Broadway review: “The Book of Mormon’s” place in history set in stone tablets


 Josh Gad, Nikki M. James and Andrew Rannells of the Broadway “Mormon” cast. The New York Times.


By John Moore

Yes, the cheerful new Broadway musical “The Book of Mormon” is that funny. And outrageous. And profane. It is also a razor-sharp satire. But mostly it is a heartfelt testament to anyone who has undergone a crisis in faith, and come out stronger for it.

It opens with a clean-cut, all-American missionary-in-training named Kevin, who is determined to go out into the world “and blow God’s freaking mind!” But his destination is not Orlando, as he prayed – it’s drought- and disease-ravaged Africa.

“Africa is nothing like ‘The Lion King!’ ” realizes his shocked partner Arnold, an overweight, socially awkward kid who lies – a lot.

And here’s the heart of the story: Mission success is measured in converts, but, as the play positions it, the real Book of Mormon could put a crack baby to sleep, so Arnold embellishes its teachings with lessons from “The Lord of the Rings” and “Star Wars.” And in doing so, he captures the imaginations of the natives.

Yes, lying is wrong, but people have been bending sacred scriptures to suit their own purposes for centuries. And if that actually brings needed urgency and relevance to people’s lives, then what’s the harm?

While writers Trey Parker, Matt Stone and Robert Lopez break all the rules – their love for the rules of musical theater is evident in every joyous, witty note. This is a love letter to theater, with evident affection for everything from “Bye Bye Birdie” to “Godspell” to “The King & I” to “Little Shop of Horrors” to “Beauty and the Beast.”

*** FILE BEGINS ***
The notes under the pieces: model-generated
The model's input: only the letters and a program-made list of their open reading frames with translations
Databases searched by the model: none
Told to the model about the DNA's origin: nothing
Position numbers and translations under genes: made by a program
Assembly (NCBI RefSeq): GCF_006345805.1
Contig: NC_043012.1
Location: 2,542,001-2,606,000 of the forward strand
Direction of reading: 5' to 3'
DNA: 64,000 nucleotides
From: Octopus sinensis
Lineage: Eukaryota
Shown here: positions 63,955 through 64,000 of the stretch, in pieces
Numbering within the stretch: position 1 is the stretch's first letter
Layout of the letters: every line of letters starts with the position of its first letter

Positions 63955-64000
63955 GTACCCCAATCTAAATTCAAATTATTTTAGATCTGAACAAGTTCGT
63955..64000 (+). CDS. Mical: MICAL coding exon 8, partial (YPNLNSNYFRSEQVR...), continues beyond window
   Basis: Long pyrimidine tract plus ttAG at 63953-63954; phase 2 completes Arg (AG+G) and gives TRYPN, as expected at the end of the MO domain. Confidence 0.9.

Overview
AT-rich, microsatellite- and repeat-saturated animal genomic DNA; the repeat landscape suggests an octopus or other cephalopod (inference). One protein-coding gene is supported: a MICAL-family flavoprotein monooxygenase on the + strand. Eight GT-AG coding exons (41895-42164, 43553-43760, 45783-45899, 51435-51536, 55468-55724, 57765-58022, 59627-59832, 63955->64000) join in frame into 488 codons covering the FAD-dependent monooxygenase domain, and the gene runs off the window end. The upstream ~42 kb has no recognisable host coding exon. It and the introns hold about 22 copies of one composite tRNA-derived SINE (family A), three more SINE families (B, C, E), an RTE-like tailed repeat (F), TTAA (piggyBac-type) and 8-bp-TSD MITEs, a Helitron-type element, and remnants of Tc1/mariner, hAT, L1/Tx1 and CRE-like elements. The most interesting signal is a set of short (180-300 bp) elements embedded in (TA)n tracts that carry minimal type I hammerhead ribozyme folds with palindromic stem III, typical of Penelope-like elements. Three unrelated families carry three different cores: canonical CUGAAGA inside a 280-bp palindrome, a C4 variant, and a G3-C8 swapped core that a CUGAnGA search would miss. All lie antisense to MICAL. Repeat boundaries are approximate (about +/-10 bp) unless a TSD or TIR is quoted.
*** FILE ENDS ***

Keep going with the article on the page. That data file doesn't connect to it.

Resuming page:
Shocking? You bet. But the ultimate message is a wholesome one: Even if we question or doubt our beliefs, we can still work together to make things better.

I’m not sure how the savagely funny lines will hold up over time and repeated listens, but there’s no question “The Book of Mormon’s” place in history is set in stone tablets.

Quotable: “Jesus hates you, this we know, for Jesus just told you so” (from the song “Spooky Mormon Hell Dream”).


Note: Press night for the national touring production’s debut stop in Denver is Aug. 19. But I’m not gonna lie: I’m not invited. The preceding comes from my Denver Post report: Broadway 2011: “Catch it if you can: From war horses to ‘War Horse,’ A roundup of a “season of substance”


Previous “Book of Mormon” coverage:

“Book of Mormon” scalpers: Score on for live theater

How Colorado’s Trey Parker and Matt Stone became the kings of pop-culture subversion

Broadway’s Rory O’Malley: On “Book of Mormon,” Turning it Off and Shutting the Closet Door

Follow “The Book of Mormon” on Twitter

Daily “Book of Mormon” ticket lottery: Do you feel lucky, punk?





By John Moore

Award-winning arts journalist John Moore was named one of the 12 most influential theater critics in the United States by American Theatre Magazine during has 12 years at The Denver Post. Hen then created a groundbreaking new media outlet covering Colorado arts an culture as an in-house, multimedia journalist for the Denver Center for the Performing Arts. He also founded The Denver Actors Fund, a nonprofit that has raised more than $600,000 for theatre artists in medical need. He is now a journalist for hire as the founder of Moore Media Colorado. You can find samples of his work at MooreJohn.Com. Contact him at